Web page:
The Most Interesting New Features Of Linux 5.17 - Intel & AMD Continue With Big Changes
Written by Michael Larabel in Linux Kernel on 10 March 2022 at 06:00 AM EST. 6 Comments
LINUX KERNEL --
Assuming nothing major comes up in the next few days, the Linux 5.17 kernel is expected to be released on Sunday. While we have been covering Linux 5.17 kernel activity already for a while prior to the merge window even getting going, here is a convenient look at some of the most interesting changes to find in this new release.

See my Linux 5.17 feature overview list from January following the closure of the 5.17 merge window for a lengthy look at all of the changes in store. This article is to serve as a quick summary of the most prominent changes this cycle -- at least from my perspective with what interests me.


Linux 5.17 is heavy on the changes from both Intel and AMD for new/recent hardware.


Of the many great changes, what I'd call the best highlights for Linux 5.17 include:

- Most significant on the AMD side is the new AMD P-State driver for Zen 2 and newer systems with ACPI CPPC support exposed by the platform. AMD P-State is aimed to provide greater desktop/mobile power efficiency than the ACPI CPUFreq driver. I'll have out some fresh benchmarks soon.

- Various early enablement work on next-generation AMD processors from EDAC handling for DDR5 server memory to temperature monitoring and other additions.

- Early preparations have begun for Intel Raptor Lake processors as the successor to Alder Lake. Expect more Raptor Lake enablement work to continue in v5.18 and succeeding kernels.

- Intel Alder Lake P graphics support is now enabled by default, no longer needing the i915.force_probe workaround.

- Intel Gen11 / Ice Lake graphics now have VRR/Adaptive-Sync support enabled to match the newer Gen12/Xe support.

- Intel AMX support for kVM virtualization is now ready, building off the Intel AMX support mainlined originally in Linux 5.16, and ahead of Xeon Sapphire Rapids processors shipping in large quantities.

- Intel Platform Firmware Runtime Update and Telemetry "PFRUT" support for run-time updating of select firmware components to avoid having to reboot the system. The intention with PFRUT is minimizing downtime around system firmware updates by avoiding the reboot when possible.

- Intel has continued their enablement work around DG2/Alchemist graphics cards that will be coming to market in the months ahead.

- Many more ASUS motherboards now have working hardware sensor support under Linux.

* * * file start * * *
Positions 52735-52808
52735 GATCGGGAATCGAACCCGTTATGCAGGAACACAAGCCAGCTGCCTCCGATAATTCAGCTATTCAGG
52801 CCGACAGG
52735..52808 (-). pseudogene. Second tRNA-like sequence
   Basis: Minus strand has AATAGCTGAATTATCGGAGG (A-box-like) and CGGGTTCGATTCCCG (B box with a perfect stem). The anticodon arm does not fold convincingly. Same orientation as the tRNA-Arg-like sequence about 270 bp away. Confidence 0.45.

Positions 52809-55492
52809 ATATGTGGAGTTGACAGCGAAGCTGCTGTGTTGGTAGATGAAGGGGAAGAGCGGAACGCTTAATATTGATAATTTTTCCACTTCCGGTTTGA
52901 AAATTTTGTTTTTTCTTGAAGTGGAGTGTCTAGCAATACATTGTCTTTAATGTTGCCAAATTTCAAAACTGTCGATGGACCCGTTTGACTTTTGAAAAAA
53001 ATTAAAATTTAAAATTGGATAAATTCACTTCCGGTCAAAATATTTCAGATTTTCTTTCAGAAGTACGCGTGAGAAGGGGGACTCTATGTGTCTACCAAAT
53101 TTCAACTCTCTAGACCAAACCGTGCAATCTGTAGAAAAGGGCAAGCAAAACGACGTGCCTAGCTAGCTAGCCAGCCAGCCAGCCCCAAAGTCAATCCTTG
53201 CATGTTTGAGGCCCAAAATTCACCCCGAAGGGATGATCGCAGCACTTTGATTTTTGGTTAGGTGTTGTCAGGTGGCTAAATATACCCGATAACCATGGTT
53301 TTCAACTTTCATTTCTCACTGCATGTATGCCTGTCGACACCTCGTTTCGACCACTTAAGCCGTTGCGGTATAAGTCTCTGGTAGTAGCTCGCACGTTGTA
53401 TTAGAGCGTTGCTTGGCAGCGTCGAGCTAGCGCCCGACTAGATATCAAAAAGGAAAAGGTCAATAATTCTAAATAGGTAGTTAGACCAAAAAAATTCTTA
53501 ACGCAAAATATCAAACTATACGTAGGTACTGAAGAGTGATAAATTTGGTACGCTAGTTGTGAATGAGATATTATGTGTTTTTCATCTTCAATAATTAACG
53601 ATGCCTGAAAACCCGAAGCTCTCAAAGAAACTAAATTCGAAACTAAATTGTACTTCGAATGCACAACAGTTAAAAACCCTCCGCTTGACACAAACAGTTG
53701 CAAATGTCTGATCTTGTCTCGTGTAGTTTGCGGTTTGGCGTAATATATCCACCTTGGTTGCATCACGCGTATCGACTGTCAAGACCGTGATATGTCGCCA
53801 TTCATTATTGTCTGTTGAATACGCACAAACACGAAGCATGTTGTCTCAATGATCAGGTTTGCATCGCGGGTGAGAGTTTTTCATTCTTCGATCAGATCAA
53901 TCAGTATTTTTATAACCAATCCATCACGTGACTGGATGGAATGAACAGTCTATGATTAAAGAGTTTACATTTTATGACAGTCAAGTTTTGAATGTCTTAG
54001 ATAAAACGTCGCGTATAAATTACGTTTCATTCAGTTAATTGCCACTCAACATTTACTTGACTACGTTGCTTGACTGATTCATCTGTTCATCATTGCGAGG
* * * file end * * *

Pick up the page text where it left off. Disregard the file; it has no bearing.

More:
- A new hardware monitoring driver for controlling various NZXT devices under Linux.

- The new x86 Android Tablet driver allowing for various hardware quirks/workarounds to be applied for improving the support for these aging x86 Android tablets running mainline Linux kernel and modern Linux distributions.

- Universal Stylus Initiative (USI) stylus support for that industry effort to have a common specification around input styluses that work cross-devices/vendors.

- Qualcomm Snapdragon 8 Gen 1 support has been added rather timely along with the Snapdragon X65. This latest Snapdragon hardware was announced by Qualcomm at the end of November and great to see it mainlined so soon.

- Performance improvements for the Btrfs and F2FS file-systems.

- Continued upstreaming work around Apple Silicon / M1 hardware with PCIe clock gating support and other additions.

- The serial console driver saw a big performance improvement.

- Multiple Linux network performance optimizations.

- x86 Straight Line Speculation mitigation support and Page Table Check support as some additional kernel safeguards.

Look for Linux 5.17 to debut on 13 March unless anything severe comes up in the next three days that would lead to it being postponed by one week. More Linux 5.17 benchmarks are on the way and then it's time for the v5.18 cycle.
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Michael Larabel is the principal author of Phoronix.com and founded the site in 2004 with a focus on enriching the Linux hardware experience. Michael has written more than 20,000 articles covering the state of Linux hardware support, Linux performance, graphics drivers, and other topics. Michael is also the lead developer of the Phoronix Test Suite, Phoromatic, and OpenBenchmarking.org automated benchmarking software. He can be followed via Twitter, LinkedIn, or contacted via MichaelLarabel.com.

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